The House of Last Resort
Christopher Golden
St. Martin’s Press (January 30, 2024)
Reviewed by Carson Buckingham

A young couple moves to a virtual ghost town in Sicily to be near relatives and to start over. A pretty run of the mill trope when it comes to ghost stories, right?

In this case, WRONG!

Tommy and Kate Puglisi have decided to chuck it all and have an adventure. The mayor, seeking to revitalize the town of Becchina, is selling abandoned properties at a single Euro, provided that the occupants agree to live there for at least five years and agree to restore the properties.

It is no surprise that this young couple is impulsive enough to take the bait. They try to talk their friends into joining them but meet with refusal. This doesn’t stop them, and they go it alone.

But we know what it means when something seems too good to be true, don’t we?

Tommy’s grandparents have lived in Becchina forever, and Tommy used to visit with his parents, but due to a falling out between his father and grandfather, he hadn’t been back in decades.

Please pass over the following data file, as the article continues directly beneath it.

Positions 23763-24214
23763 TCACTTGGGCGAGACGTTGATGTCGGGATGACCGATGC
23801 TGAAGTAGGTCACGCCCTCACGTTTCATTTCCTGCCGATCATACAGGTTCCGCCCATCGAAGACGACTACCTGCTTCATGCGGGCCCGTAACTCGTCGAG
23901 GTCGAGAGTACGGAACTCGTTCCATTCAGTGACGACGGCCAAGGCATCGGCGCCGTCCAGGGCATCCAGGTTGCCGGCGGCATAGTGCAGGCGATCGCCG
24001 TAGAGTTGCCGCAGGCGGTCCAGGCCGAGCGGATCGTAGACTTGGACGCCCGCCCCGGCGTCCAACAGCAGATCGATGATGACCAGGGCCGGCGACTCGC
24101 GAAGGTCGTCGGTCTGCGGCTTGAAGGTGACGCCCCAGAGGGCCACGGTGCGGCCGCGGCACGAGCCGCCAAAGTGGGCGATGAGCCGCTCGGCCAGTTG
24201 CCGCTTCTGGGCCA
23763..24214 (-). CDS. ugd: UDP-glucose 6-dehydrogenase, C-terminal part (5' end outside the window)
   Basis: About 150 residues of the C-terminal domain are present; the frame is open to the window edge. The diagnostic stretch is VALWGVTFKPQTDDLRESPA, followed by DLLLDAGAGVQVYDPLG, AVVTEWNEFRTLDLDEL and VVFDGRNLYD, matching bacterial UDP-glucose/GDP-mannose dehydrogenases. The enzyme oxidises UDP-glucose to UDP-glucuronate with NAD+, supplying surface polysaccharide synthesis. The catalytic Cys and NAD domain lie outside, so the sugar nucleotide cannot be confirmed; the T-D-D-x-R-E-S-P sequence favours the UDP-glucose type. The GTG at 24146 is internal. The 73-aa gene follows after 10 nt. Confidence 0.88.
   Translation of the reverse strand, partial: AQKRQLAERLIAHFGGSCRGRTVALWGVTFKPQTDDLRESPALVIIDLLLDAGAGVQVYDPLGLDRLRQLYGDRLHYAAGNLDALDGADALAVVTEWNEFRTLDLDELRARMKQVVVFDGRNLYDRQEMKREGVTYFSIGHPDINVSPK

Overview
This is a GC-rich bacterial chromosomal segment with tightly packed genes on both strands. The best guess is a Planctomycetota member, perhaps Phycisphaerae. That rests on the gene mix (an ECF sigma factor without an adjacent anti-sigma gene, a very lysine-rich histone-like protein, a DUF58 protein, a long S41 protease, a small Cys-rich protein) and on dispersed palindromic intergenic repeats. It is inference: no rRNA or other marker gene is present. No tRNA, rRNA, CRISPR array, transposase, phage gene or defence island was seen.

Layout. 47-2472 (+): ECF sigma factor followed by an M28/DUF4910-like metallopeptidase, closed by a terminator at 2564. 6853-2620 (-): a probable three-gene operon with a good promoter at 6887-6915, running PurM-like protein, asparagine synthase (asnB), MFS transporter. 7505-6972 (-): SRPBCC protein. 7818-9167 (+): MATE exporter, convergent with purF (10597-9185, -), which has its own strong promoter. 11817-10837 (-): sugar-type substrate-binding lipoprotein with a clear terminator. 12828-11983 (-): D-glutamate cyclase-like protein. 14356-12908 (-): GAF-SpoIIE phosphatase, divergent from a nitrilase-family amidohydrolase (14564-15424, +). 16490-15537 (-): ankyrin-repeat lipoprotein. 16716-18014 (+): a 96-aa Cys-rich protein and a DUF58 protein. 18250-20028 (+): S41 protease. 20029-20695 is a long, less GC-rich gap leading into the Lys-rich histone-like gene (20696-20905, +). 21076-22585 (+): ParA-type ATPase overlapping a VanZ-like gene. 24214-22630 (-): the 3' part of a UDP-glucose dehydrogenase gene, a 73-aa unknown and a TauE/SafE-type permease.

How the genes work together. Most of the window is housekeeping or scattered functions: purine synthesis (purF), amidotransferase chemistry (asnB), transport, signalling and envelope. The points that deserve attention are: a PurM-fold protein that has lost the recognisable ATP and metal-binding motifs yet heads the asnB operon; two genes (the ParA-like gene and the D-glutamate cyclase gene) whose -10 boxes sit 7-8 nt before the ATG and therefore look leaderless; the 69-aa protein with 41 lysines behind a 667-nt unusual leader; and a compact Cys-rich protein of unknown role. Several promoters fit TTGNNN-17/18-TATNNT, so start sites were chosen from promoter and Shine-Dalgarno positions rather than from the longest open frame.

There was a good reason for this.

One would think that Tommy’s grandmother would be delighted that they’ve taken the plunge, but for some reason, she’s furious—not that they moved to Sicily but that they bought that particular house, referred to by the locals as ‘The House of Last Resort.’ It seems it had a reputation dating back nearly a century as the final option for a cure for those unfortunates possessed by demons.

But nobody thought to mention this at the time of the sale.

And Tommy has a larger stake in this house than anyone knows.

Filled with catacombs, tunnels, rats, odd old rooms, and warring good and evil spirits, and weird townspeople, you’ll be on the edge of your chair until the end.

5 out of 5 stars—Highly recommended. Fasten your seatbelts!

About Carson Buckingham

Professionally, Carson Buckingham has made her way in life doing all manner of things, most of which involve arson. She is currently employed as a freelance writer on a work release program. In her spare time, she studies forensics, in hopes of applying her new knowledge to eluding the authorities more effectively the next time. She is originally from Connecticut, but now resides in Kentucky—and Connecticut is glad to be rid of her.